This is a great question!
The symbol of the scarlet letter is what, ultimately, seals the deal with Hester and reinstates her back into society as the person whom she found herself to be: A woman whose mistake turns into a never-ending punishment. However, she is the woman whose never-ending punishment has separated her from the rest of a hypocritical society. She is indeed different from them. She has always been. The scarlet letter simply serves as the icon that she will courageously push forward as a badge of challenge to the rest of the settlement: She, Hester, IS the scarlet letter- She is a symbol that should be feared, that should be left alone, and that has a significance of its very own.
The part of the novel in which we find more evident that Hester has come to understand that she and the badge share a common uniqueness, enigma and mystery comes in chapter 5, "Hester and Her Needle", where Hester is witnessed as one of the most talented seamstresses in the settlement. Moreover, her sense of pride drives her to not only decorate beautiful dresses and bonnets; she even takes the time to give her scarlet letter a brand new look.
Her letter is no longer a shabby badge given by the elders as a symbol of shame. Her new scarlet letter is now quite different:
She bore on her breast, in the curiously embroidered letter, a specimen of her delicate and imaginative skill, of which the dames of a court might gladly have availed themselves, to add the richer and more spiritual adornment of human ingenuity to their fabrics of silk and gold.
What does this show us? This shows us that Hester is no longer bothered by having to wear something that only has a bad meaning to others, but not to herself. She is actually proud that she can use that ridiculous letter as a conduit to demonstrate the best she has to give, especially, when the others wait so avidly for her artistic works. She is now beyond the scarlet letter and even more so, beyond the limitations of the settlement. She is a whole woman now, with or without that letter. She has outgrown it.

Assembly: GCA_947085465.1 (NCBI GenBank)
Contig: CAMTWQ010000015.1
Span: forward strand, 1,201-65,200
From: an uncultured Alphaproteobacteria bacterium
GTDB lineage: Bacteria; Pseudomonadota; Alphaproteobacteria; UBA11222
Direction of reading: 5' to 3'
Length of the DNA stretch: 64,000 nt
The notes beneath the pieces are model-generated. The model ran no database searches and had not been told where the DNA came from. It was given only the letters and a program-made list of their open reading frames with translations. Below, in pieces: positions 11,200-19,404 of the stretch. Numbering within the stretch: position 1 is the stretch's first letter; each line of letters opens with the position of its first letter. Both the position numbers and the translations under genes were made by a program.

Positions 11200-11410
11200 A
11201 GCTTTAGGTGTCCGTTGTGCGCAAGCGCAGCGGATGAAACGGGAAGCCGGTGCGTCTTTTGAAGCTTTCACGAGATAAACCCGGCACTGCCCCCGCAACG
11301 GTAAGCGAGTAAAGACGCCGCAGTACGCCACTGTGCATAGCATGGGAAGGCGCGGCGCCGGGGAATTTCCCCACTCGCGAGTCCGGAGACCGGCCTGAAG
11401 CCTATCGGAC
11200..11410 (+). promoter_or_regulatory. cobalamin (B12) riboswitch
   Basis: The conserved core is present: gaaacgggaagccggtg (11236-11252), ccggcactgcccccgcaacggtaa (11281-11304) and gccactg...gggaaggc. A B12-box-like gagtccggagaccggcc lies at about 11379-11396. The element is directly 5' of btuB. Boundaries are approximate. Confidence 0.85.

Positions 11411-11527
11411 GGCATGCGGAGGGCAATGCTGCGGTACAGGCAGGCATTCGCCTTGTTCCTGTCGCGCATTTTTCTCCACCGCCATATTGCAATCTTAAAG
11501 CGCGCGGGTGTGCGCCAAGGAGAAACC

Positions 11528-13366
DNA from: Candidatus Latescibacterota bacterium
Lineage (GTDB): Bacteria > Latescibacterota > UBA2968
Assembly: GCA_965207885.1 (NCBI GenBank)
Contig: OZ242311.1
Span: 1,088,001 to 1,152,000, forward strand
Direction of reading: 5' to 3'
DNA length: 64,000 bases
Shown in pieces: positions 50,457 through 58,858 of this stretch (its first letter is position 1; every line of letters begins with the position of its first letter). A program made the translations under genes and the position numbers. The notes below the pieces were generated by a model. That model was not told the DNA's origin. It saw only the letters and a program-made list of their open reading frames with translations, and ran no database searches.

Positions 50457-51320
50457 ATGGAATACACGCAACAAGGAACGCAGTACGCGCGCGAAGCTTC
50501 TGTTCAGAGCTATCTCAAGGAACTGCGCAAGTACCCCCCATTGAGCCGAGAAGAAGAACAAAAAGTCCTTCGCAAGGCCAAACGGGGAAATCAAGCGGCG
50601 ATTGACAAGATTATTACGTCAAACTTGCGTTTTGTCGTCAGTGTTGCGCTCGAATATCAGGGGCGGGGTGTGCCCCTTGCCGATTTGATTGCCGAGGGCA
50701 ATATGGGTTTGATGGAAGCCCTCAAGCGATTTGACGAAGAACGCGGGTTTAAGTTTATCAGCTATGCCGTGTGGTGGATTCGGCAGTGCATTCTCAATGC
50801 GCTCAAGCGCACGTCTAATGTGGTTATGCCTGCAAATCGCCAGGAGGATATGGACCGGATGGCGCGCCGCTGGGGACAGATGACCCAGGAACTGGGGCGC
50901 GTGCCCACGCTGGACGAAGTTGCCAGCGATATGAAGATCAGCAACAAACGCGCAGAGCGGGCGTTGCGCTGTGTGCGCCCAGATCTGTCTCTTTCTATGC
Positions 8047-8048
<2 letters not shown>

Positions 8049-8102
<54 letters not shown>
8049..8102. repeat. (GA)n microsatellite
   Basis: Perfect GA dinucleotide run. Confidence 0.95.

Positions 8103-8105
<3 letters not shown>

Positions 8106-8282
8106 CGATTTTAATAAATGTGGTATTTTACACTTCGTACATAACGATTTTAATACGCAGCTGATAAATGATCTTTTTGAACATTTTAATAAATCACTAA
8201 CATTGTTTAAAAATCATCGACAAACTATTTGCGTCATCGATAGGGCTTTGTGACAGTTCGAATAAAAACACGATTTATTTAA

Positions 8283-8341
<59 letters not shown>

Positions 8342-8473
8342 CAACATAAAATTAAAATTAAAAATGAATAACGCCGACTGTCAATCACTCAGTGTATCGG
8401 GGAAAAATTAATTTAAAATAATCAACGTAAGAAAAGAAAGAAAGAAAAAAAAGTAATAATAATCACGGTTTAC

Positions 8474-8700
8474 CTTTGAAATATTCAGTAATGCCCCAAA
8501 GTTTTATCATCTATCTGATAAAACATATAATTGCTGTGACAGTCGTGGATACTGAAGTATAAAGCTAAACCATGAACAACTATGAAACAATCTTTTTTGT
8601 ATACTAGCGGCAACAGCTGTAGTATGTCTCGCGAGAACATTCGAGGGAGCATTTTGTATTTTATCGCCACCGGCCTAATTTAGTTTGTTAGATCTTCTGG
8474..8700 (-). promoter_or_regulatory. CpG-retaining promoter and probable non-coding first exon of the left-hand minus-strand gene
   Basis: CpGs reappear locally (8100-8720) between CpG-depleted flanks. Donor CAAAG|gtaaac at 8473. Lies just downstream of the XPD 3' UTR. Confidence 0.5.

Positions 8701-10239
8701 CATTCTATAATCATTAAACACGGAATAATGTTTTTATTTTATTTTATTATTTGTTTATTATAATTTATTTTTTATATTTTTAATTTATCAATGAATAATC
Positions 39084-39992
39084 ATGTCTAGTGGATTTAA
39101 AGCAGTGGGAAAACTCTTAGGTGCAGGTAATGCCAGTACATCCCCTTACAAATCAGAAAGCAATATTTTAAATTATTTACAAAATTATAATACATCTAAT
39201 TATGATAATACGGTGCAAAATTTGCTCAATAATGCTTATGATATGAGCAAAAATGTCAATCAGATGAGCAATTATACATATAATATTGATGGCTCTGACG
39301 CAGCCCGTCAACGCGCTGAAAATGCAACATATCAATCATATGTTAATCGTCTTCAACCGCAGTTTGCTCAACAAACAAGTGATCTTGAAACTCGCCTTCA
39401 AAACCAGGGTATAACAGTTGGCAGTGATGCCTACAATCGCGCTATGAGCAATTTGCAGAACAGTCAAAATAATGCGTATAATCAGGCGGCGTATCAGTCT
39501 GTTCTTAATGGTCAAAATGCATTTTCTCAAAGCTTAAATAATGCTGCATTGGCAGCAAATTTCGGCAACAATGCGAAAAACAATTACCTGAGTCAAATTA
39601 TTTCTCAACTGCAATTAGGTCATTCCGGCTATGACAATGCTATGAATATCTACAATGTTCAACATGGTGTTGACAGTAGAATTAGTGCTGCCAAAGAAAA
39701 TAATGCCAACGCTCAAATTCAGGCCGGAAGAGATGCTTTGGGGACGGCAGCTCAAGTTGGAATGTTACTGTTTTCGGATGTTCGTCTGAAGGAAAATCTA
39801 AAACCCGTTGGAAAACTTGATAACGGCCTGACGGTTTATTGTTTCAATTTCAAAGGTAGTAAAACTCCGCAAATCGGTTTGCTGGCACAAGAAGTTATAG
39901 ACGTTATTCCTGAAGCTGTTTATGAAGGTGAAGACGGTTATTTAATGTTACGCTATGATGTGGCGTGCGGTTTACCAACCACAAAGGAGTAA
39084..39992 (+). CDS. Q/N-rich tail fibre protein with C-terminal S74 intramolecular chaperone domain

Therefore, the letter demonstrates that the laws of man cannot transcend the inner power of the human being. Hester demonstrates over and over to the silly men and women of the village who hiss and insult her that regardless of what they think she is still who she is, and that she is quite proud of it. That is much more than any of the settlers could say about themselves.
In the Scarlet Letter Hester Prynne is ostracized for her obvious sin-adultery. She bears the letter, and in doing so, bears what those in the village would tag as her identity. While standing in front of everyone with the A on her chest-she does not weep, she does not falter in her strength. She remains quiet and dignified. She believes this is her only defining quality, this A, the fact that she is an adulteress. She isn't just an adulteress of course, but in embracing her sin-she embraces a part of who she is and begins to live her life not caring what others are thinking of her. She loves her daughter, Pearl, and remains a strong and dignified woman throughout her life.
Arthur was never pegged as the one that committed adultery with her, and he lived in shame in turmoil. He melted away as a strong man by not embracing his sin. It tortured him and weakened him-quite contrary to how it impacted Hester. He did not confess this sin until the end, and it was then that he died in Hester's arms.
Hester became a woman that others would confide it. She was a light to many, even though her sin had made her an outcast before. She remained strong until the end, always living without caring what others had defined her as.